The Federal Reserve is on track to deliver an instant payment service called FedNow between May and July 2023, the central bank’s clearest timeline yet for a new system enabling the settlement of U.S. payments in seconds.
The FedNow service also potentially negates the need for the creation of a central bank digital currency, or CBDC.
“The FedNow Service will transform the way everyday payments are made throughout the economy, bringing substantial gains to households and businesses through the ability to send instant payments at any time on any day, and the funds being immediately available to recipients to make other payments or manage cash flow efficiently,” Fed Vice Chair, Lael Brainard, said in a speech Monday.
The Fed has been testing the system with a limited number of banks and institutions, but Brainard called on financial institutions, service providers, and software companies to adopt the FedNow Service now to ensure the system will work smoothly come next spring.
“The time is now for all key stakeholders…to devote the resources necessary to support instant payments,” said Brainard.
FedNow, which will enable consumers and businesses to send payments instantly, could offer some of the same benefits as a central bank digital currency.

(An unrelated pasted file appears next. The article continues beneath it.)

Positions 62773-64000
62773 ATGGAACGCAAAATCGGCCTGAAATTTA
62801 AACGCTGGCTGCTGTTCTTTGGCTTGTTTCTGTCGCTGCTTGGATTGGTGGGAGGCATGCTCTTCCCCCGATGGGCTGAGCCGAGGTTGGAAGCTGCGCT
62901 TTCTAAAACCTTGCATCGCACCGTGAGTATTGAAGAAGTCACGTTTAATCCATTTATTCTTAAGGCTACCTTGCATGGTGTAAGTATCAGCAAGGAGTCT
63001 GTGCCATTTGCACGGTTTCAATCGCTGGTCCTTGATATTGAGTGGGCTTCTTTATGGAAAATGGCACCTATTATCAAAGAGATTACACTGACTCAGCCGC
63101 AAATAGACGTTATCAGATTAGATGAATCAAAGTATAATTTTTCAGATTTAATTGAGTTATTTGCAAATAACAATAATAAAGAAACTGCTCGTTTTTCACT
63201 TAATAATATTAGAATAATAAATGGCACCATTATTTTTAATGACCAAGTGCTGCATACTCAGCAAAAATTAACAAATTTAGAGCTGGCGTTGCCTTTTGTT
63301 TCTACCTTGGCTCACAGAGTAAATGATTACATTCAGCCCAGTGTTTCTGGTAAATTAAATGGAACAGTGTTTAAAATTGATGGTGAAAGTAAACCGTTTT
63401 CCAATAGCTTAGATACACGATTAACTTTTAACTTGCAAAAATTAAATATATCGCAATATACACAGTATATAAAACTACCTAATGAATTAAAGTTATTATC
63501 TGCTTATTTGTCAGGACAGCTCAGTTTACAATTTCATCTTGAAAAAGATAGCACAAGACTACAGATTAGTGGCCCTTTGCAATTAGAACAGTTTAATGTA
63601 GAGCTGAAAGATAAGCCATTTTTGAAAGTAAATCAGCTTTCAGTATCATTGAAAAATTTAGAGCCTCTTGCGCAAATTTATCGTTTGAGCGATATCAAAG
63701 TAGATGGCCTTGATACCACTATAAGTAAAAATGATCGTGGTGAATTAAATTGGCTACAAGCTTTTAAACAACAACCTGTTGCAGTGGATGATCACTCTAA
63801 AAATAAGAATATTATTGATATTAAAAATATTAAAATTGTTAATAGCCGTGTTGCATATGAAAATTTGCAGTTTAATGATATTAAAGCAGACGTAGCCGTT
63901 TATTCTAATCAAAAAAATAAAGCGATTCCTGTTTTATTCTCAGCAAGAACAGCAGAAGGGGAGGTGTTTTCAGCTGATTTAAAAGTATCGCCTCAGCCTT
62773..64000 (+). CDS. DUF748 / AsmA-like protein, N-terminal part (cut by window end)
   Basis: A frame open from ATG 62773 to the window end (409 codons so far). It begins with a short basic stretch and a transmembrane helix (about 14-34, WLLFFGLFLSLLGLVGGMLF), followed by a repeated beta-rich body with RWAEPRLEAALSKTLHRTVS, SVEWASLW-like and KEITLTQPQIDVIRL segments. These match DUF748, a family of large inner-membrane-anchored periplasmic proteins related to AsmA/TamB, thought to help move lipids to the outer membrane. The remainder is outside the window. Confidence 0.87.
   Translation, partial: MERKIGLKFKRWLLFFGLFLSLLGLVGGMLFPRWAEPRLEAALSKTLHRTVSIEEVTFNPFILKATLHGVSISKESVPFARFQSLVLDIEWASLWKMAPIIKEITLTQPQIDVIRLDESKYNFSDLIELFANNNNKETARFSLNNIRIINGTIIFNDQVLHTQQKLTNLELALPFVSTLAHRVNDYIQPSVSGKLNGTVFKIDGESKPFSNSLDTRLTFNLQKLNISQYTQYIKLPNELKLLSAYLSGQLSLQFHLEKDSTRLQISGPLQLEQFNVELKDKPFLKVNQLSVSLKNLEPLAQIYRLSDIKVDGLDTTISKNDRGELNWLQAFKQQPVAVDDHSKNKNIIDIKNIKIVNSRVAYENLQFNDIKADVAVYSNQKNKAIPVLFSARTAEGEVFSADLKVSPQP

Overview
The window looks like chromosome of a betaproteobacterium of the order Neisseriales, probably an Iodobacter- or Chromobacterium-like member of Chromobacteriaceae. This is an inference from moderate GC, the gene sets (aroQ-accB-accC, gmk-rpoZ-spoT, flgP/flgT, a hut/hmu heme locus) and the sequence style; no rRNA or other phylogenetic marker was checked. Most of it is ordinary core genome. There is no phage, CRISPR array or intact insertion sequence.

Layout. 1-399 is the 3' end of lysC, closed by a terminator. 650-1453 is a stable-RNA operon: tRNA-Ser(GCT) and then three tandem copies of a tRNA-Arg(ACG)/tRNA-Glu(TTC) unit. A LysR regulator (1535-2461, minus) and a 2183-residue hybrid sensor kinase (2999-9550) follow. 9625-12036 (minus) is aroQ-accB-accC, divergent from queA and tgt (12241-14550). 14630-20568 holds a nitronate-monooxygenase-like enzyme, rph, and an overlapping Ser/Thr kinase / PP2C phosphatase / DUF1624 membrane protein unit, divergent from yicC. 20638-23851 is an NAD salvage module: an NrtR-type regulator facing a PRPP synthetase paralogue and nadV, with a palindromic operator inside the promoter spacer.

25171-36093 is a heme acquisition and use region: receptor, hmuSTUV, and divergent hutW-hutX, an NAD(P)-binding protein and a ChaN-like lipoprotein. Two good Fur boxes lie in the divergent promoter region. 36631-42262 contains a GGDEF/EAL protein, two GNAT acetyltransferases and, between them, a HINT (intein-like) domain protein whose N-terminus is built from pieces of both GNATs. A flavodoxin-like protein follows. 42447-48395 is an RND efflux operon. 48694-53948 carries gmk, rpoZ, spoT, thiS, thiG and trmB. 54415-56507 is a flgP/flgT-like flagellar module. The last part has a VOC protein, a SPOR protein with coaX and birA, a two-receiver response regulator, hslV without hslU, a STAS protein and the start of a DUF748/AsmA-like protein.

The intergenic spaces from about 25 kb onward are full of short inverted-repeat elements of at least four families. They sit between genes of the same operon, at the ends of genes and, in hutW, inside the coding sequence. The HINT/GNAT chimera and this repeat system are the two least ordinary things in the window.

Fed Governor Michelle Bowman has said that FedNow may deliver many of the same benefits as a Federal Reserve-issued digital dollar, while senior administration officials have also pointed to the FedNow service as an alternative to a CBDC. The Fed has released a study on a CBDC but has made no decision on whether the U.S. should adopt one.
Officials are thinking through what needs a CBDC would fulfill after the release of the FedNow system.
Cowen analyst Jaret Seiberg said he thinks FedNow eliminates the business case for a stablecoin-based consumer payment system.
“FedNow provides the cost-reduction and settlement speed of stable coin payments without the need to convert into and out of tokens,” said Seiburg. “FedNow could then slow the growth of these tokens, which may help address policy concerns regarding stablecoins.”
Rolling out the FedNow system would involve upgrading back-office processes, evaluating accounting procedures to accommodate a seven-business-day week, arranging liquidity providers, and putting in place new technology to interface with customers.
The Fed maintains making funds immediately available will help Americans living paycheck to paycheck, or small businesses with cash flow constraints, by avoiding late payment fees or freeing up working capital for small businesses to finance growth.
Analysts say FedNow could also cut demand for payday loans as consumers won’t have to wait for a check to clear. For businesses, there could also be an upside for better-paying suppliers on time, and businesses could embrace it as a less costly and more certain way to accept consumer payments.
The FedNow system would help the government transmit emergency relief payments to Americans faster, avoiding making citizens wait for checks during the pandemic.
Financial regulators also want faster payments because it reduces systemic risk. During the financial crisis, the fear was that the financial system would shut down because banks would not trust that other banks would make good on intraday credit.